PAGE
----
Investigative Interviewing as a means to mitigate torture and wrongful convictions
Investigative interviewing is a non-coercive method for questioning victims, witnesses and suspects of crimes. Traditionally, the main aim of interrogations was to obtain a confession from the suspect and secure a conviction. 60 percent of countries still use torture to obtain such confessions. The term investigative interviewing represents a shift in police interviewing away from confessions and towards general evidence gathering.
The goal of an investigative interview is to obtain accurate, reliable and actionable information. Illustration: Colourbox
Investigative interviewing contrasts pervasive interrogations techniques aimed at making the suspect break down and confess. The goal of an investigative interview is to obtain accurate, reliable and actionable information, as well as minimizing the risks for committing errors. The method has been described as a tool for mitigating the use of torture and coercion as well as forced confessions and errors of justice leading to wrongful convictions.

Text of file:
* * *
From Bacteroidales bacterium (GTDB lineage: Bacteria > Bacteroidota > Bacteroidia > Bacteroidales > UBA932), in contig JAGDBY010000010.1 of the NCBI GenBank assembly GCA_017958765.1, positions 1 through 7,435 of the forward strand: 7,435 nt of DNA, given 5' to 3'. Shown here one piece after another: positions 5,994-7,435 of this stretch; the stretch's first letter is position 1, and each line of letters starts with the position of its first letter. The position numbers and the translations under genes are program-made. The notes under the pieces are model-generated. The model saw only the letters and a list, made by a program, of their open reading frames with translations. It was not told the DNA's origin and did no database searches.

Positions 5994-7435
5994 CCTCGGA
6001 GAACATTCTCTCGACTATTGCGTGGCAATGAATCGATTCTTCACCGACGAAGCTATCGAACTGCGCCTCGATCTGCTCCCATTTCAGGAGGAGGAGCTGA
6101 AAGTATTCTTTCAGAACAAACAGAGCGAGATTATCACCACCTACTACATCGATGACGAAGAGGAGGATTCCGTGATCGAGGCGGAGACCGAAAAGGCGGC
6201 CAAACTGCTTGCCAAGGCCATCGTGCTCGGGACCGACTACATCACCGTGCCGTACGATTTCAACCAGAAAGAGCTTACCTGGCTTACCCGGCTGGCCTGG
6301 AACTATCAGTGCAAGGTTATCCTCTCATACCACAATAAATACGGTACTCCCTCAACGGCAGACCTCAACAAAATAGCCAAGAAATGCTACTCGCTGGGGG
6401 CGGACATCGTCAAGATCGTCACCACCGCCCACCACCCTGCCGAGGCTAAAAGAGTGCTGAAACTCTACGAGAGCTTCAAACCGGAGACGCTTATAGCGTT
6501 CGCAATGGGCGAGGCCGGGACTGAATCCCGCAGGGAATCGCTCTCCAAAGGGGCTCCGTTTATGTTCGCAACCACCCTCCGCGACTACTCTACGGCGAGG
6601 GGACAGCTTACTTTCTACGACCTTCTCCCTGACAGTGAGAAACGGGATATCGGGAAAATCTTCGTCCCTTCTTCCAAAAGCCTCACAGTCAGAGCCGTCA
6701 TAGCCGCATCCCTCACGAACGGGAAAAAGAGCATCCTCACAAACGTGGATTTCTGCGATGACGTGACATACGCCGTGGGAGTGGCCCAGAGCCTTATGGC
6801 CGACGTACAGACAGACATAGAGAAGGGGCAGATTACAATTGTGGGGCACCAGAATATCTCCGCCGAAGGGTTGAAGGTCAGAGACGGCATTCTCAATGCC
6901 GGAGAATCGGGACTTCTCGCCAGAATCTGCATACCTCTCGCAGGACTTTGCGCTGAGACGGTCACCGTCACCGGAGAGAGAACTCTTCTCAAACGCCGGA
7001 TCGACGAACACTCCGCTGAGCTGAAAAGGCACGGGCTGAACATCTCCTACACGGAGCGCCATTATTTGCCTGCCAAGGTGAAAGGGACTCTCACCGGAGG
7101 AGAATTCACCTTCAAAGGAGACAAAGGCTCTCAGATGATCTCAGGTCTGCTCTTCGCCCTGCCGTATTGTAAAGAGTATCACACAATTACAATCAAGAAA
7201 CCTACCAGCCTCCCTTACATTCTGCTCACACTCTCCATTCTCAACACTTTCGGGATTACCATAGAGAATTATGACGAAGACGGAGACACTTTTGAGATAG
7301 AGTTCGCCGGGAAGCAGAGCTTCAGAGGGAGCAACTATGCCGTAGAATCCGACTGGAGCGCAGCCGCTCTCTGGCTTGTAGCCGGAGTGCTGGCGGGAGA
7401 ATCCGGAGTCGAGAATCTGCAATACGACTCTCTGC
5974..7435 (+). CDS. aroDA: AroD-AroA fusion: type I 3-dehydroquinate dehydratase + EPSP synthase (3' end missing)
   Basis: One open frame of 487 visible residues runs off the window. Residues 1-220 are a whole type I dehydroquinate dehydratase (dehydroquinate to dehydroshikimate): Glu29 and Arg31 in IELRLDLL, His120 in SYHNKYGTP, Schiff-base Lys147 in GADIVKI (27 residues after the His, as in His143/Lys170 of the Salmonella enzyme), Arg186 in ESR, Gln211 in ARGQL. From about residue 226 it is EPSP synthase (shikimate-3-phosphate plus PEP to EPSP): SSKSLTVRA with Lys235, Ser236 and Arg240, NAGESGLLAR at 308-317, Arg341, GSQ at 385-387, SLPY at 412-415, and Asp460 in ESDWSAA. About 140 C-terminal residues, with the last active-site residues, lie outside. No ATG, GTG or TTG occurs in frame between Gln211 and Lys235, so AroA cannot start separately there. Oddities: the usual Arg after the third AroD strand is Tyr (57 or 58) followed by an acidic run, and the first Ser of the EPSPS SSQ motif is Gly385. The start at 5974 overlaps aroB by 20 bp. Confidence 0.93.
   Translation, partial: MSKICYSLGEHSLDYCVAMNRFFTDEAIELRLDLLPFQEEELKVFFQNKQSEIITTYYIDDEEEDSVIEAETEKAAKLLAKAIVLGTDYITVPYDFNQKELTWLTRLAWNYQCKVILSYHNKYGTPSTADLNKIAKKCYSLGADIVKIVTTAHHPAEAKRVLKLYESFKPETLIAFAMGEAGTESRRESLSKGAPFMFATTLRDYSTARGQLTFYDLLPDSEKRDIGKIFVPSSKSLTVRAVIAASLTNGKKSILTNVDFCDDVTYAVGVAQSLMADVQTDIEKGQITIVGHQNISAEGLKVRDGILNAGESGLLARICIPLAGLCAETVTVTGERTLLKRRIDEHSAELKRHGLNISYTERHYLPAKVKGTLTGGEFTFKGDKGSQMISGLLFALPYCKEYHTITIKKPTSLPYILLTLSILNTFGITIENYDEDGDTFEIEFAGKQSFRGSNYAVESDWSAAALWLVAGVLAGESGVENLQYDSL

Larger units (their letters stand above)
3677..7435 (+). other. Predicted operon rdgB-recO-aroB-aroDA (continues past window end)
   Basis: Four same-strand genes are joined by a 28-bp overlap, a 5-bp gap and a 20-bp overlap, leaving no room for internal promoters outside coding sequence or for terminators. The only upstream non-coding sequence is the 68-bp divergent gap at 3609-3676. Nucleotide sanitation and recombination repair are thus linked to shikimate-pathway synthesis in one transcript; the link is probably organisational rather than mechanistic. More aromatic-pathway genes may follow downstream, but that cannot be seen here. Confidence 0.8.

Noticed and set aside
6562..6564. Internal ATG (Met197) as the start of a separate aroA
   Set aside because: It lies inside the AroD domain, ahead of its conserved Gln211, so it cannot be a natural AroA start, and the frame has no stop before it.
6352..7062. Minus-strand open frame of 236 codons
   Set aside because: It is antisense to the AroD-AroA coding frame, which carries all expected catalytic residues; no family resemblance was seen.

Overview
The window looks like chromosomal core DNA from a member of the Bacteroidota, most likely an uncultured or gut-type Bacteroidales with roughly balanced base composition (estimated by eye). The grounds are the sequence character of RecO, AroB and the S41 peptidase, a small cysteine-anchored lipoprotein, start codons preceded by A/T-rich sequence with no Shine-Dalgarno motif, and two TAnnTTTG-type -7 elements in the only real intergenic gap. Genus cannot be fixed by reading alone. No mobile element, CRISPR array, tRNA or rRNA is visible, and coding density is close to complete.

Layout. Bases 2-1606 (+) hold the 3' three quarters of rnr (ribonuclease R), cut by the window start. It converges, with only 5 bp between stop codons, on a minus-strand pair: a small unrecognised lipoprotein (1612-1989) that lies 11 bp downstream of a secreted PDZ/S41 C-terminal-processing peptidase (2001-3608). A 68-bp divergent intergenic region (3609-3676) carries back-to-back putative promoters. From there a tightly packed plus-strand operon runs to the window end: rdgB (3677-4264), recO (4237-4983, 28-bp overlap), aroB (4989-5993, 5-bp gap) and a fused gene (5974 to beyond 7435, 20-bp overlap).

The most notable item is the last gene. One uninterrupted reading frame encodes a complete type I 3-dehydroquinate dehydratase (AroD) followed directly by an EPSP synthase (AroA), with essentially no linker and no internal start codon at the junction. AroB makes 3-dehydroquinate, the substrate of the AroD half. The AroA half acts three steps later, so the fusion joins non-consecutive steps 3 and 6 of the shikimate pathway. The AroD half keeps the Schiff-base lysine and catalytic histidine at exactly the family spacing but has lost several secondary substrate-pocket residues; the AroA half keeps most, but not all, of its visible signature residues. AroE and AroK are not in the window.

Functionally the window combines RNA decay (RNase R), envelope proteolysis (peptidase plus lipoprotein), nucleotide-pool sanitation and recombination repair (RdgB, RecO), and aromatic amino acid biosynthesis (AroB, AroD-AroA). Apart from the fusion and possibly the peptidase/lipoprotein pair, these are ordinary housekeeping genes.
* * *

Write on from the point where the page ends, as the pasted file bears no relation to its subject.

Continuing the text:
The role of NCHR
Norwegian Centre og Human Rights (NCHR) has been involved, in cooperation with Norwegian Police, in teaching investigative interviewing to security personnel globally. Vietnam, Indonesia, China, Thailand, Brazil and Lebanon where we have taught.
Currently, NCHR is part of a Coordination Group along with the Association for the Prevention of Torture and the Anti-Torture Initiative aiming at enacting International Guidelines on Investigative Interviewing and Associated Safeguards under the auspices of the UN.
NCHR is also the secretariat for developing a manual on police investigations and questioning of victims, witnesses and suspects for UNPOL under the UN Department of Peace Operations.